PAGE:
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Source: [H]ard|OCP

Podcast #453 - More Computex, WWDC, 3D Xpoint, and more

Subject: General Tech | June 8, 2017 - 11:22 AM |
Tagged: X399, x370, x299, wwdc, video, shield, podcast, plex, pixel, macbook, Mac Pro, Logitech G413, Lian-Li, gigabyte, computex, asus, asrock, apollo lake, 3D XPoint

PC Perspective Podcast #453 - 06/07/17

Join us for talk about continued Computex 2017 coverage, WWDC '17, and more!

You can subscribe to us through iTunes and you can still access it directly through the RSS page HERE.

The URL for the podcast is: http://pcper.com/podcast - Share with your friends!

Hosts: Ryan Shrout, Jeremy Hellstrom, Josh Walrath, Allyn Malventano

Peanut Gallery: Alex Lustenberg, Ken Addison

Program length: 1:33:54
 
Podcast topics of discussion:
  1. Week in Review:
  2. Computex Continued
  3. WWDC 2017:
  4. News items of interest:
  5. Hardware/Software Picks of the Week
  6. Closing/outro
 

Subscribe to the PC Perspective YouTube Channel for more videos, reviews and podcasts!!

Source:

A Hero has Ryzen; the new ASUS ROG Crosshair VI

Subject: Motherboards | June 5, 2017 - 01:34 PM |
Tagged: amd, ryzen, ASUS ROG Crosshair VI Hero, asus, x370

[H]ard|OCP have posted a review of ASUS new Ryzen board, the X370 ROG Crosshair VI Hero.  The board offers AMD users a lot of choices, three PCIe 3.0 16x slots and three PCIe 2.0 1x slots for daughter cards, eight SATA 6Gbps port as well as an M.2 slot for those who have embraced the new storage form factor.  On the back are an impressive dozen USB 3.1 Gen 1 Type-A ports, and two USB 3.1 Gen 2 ports, one Type-A and one Type-C.  For testing they ran the DDR4 at 2133MHz during regular testing and at 2800MHz for overclocked testing, unfortunately it seems that we are returning to the days when you need to research RAM compatibility before you buy.  That is nothing we haven't seen before, it simply means you should do a little research before you set up your system.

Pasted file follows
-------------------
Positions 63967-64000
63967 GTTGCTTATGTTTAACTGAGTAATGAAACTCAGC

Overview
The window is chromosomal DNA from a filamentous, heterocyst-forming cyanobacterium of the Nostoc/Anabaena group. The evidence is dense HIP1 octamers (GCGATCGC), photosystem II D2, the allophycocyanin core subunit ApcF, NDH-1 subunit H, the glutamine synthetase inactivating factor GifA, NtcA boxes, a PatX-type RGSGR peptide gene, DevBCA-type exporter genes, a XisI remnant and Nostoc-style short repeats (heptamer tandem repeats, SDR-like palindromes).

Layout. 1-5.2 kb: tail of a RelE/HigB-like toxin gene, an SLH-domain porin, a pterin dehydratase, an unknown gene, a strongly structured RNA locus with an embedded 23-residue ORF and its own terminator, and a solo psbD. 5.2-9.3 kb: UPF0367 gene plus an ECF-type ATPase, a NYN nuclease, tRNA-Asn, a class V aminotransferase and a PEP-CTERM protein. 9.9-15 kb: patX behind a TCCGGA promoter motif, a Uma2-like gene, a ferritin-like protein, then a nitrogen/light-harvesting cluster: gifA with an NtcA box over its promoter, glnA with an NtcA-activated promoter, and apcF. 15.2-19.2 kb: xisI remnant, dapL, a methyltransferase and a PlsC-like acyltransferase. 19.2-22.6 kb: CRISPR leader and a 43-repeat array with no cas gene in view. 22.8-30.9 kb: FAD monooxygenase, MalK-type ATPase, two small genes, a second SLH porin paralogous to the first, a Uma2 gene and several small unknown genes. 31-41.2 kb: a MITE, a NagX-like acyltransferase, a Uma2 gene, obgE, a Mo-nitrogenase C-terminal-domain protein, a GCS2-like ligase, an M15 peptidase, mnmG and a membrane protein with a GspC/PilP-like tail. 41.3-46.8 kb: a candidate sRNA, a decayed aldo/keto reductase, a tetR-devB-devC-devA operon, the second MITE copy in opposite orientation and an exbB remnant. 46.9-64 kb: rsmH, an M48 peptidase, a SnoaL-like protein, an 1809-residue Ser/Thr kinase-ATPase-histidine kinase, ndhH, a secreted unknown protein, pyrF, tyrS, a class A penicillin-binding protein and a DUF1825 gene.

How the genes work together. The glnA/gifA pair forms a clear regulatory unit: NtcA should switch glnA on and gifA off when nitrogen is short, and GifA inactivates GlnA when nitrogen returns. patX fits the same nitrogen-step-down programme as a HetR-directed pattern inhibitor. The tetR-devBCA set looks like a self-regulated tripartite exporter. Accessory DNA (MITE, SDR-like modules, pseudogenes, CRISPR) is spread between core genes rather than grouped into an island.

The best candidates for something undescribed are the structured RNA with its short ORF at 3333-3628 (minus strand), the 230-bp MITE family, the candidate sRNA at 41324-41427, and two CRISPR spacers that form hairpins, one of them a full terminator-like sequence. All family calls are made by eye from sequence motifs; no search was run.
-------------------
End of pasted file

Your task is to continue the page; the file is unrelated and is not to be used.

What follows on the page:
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"It’s been years since we’ve reviewed an ASUS ROG offering that was designed for AMD CPUs. That’s not to say that those haven’t existed, those just weren’t worth a look as the AMD side of things has not been compelling for the better part of the last decade. Thanks to AMD Ryzen, we have a reason to take the ASUS Crosshair VI Hero for a test drive and tell you how it fared in the tumultuous sea of AM4 motherboards."

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Source: [H]ard|OCP

ASUS Republic of Gamers Announces Strix X370-F Gaming and Strix B350-F Gaming

Subject: Motherboards | June 2, 2017 - 06:20 PM |
Tagged: x370, Strix X370-F Gaming, Strix B350-F Gaming, ryzen, b350, asus, amd

ASUS just announced two new members of their Strix motherboard series for AMD's Ryzen, the Strix X370-F Gaming and Strix B350-F Gaming.

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The boards offer similar features, they support up to 64GB of DDR4-3200 in their four DIMM slots and offer ROG SupremeFX 8-Channel High Definition Audio CODEC S1220A with two headphone jacks.  You will find four USB 3.1 ports on the back panels along with HDMI 1.4b and DP 1.2 out and an Intel I211-AT powered gigabit NIC.  Storage options do vary, both have an M.2 slot however the X370 has twice as many SATA ports, eight to the B350's four. 

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The Strix X370-F Gaming

Depending on which model you choose you could have up to three PCIe 3.0 16x slots, one capped at 8x along with support for Crossfire and SLI.  The slots are branded as SafeSlots which are made using an injection molding process that integrates metal framing to support todays monstrous GPUs. 

Those who want their system to stand out can take advantage of the AURA Sync RGB lighting and 3D printer friendly heat shields to make their build unique.  You can compare the boards directly at ASUS and check out the PR just below.

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The Strix B350-F Gaming

Fremont, CA (June 2, 2017) -- — Since its release back in April, AMD’s Ryzen platform has quickly established itself as a viable option, delivering exemplary performance for daily computing and gaming. ASUS was ready for the early unveil, releasing an array of motherboards for value-packed PCs to models geared for high-end rigs. However, pressing demand for Ryzen-based systems shows a need for more options in the middle of the ASUS product stack. So today, we’re bolstering our portfolio with two new AM4 motherboards aimed squarely at gamers who wish to utilize Ryzen performance in their next PC build.